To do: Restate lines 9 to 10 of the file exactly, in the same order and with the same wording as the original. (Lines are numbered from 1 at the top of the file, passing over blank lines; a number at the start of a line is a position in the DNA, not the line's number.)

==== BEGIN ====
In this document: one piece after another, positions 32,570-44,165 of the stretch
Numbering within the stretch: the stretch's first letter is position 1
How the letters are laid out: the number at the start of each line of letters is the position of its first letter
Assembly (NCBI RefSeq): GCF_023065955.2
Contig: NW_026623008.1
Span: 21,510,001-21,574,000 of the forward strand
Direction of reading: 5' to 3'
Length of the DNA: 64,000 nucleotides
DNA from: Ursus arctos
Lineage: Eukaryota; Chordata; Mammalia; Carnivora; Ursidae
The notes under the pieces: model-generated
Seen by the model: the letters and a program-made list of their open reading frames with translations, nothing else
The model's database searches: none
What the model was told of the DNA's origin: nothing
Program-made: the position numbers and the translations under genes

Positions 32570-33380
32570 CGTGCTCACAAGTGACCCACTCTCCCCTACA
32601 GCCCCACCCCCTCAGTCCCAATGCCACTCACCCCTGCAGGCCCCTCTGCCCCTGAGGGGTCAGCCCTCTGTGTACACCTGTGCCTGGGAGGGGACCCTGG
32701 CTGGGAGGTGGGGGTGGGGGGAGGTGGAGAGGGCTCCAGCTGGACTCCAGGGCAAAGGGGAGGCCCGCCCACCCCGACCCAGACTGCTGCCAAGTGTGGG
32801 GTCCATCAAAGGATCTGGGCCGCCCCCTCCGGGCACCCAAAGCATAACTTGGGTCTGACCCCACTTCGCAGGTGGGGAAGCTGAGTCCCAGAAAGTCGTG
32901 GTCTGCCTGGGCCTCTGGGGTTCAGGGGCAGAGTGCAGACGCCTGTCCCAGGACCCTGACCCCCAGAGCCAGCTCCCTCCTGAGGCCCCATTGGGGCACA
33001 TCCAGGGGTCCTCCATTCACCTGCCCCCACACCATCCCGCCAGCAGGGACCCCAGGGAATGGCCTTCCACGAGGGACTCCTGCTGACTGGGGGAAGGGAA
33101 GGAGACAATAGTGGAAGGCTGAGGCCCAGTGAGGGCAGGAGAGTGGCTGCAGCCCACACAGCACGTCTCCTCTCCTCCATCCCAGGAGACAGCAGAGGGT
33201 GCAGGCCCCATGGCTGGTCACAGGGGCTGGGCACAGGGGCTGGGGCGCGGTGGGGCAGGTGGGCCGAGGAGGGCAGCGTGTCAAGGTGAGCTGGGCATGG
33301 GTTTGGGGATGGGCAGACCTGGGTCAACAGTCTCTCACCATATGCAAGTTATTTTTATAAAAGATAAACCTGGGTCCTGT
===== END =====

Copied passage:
DNA from: Ursus arctos
Lineage: Eukaryota; Chordata; Mammalia; Carnivora; Ursidae